Synonyms
Antonyms
Etymology

1. irony

noun. ['ˈaɪrəni'] witty language used to convey insults or scorn.

Synonyms

  • witticism
  • satire
  • humor
  • sarcasm
  • humour
  • wittiness
  • wit
  • unsarcastic
  • sarcastic

Antonyms

  • unsarcastic
  • stupidity
  • respectful
  • uncritical

Etymology

  • -y (English)
  • -y (Middle English (1100-1500))
  • iron (English)

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Rhymes with Irony

  • aborigine
  • accompany
  • agony
  • albany
  • androgyny
  • anemone
  • anthony
  • antigone
  • antony
  • balcony
  • bethany
  • bimini
  • botany
  • boustany
  • brittany
  • cacophony
  • canonie
  • carmany
  • co.
  • colony

Sentences with irony


1. Noun, singular or mass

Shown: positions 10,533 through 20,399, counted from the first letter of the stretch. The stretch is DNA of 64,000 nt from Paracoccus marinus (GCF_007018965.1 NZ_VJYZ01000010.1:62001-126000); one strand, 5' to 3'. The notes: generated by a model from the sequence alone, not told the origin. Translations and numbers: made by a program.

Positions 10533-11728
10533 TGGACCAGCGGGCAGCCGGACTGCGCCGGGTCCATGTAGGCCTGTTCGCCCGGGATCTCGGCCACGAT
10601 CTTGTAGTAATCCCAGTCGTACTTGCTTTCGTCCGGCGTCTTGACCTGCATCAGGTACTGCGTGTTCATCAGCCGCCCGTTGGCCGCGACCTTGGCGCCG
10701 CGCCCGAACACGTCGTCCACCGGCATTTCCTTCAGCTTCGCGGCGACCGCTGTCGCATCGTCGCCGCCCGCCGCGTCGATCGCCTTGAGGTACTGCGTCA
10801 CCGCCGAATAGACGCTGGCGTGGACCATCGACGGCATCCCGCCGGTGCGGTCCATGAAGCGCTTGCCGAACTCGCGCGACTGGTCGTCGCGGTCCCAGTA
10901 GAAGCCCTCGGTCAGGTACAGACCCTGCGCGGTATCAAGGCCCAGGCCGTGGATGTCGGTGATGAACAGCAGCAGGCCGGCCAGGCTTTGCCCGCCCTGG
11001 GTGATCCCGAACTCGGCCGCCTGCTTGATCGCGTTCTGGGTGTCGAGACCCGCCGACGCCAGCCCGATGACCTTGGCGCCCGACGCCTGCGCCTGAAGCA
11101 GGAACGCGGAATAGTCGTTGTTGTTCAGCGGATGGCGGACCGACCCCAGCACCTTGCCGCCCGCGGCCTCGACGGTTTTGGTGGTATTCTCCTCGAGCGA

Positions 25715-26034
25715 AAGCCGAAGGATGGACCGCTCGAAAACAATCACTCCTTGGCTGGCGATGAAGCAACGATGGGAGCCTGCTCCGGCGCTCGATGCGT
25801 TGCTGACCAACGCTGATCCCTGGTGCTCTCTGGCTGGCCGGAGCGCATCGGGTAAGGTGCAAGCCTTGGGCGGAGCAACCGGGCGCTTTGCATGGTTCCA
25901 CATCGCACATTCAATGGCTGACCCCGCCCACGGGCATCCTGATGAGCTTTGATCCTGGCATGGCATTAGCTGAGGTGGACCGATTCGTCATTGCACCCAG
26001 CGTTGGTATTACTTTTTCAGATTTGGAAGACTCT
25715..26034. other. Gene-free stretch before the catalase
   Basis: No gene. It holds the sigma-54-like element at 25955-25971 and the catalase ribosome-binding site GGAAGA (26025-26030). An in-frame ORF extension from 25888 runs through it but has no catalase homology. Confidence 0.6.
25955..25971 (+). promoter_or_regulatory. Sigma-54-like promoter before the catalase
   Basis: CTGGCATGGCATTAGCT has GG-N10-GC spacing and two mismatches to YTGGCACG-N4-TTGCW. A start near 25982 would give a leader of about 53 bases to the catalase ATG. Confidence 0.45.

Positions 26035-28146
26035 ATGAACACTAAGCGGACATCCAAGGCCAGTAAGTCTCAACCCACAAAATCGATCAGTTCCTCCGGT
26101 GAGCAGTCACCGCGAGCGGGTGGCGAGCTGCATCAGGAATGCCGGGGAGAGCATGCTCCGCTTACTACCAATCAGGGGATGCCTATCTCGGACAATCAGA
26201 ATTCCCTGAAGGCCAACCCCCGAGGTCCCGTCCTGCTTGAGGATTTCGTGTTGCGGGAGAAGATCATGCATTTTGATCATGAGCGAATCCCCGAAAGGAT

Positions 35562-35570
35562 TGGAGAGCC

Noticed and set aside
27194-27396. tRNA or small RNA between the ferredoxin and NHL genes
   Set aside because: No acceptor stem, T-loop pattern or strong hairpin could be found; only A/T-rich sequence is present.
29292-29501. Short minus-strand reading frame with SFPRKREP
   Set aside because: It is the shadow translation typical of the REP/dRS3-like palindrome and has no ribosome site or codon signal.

The second irony is that the bottles hold nothing more than purified tap water about half the time.

2. Adjective
Typically, irony refers to the use of words to convey the opposite of their literal meaning.

Quotes about irony


1. Humor brings insight and tolerance. Irony brings a deeper and less friendly understanding.
- Agnes Repplier

2. A tragic irony of life is that we so often achieve success or financial independence after the chief reason for which we sought it has passed away.
- Ellen Glasgow

3. I have wit in my work and a sense of humor, but I do not use irony in any way.
- John Zorn

2. irony

noun. ['ˈaɪrəni'] incongruity between what might be expected and what actually occurs.

Synonyms

  • incongruity
  • Socratic irony

Antonyms

  • congruity
  • good humor
  • ill humor

Etymology

  • -y (English)
  • -y (Middle English (1100-1500))
  • iron (English)

3. irony

noun. ['ˈaɪrəni'] a trope that involves incongruity between what is expected and what occurs.

Synonyms

  • antiphrasis
  • image
  • dramatic irony
  • figure
  • trope

Antonyms

  • multiply
  • integrate
  • differentiate
  • add

Etymology

  • -y (English)
  • -y (Middle English (1100-1500))
  • iron (English)
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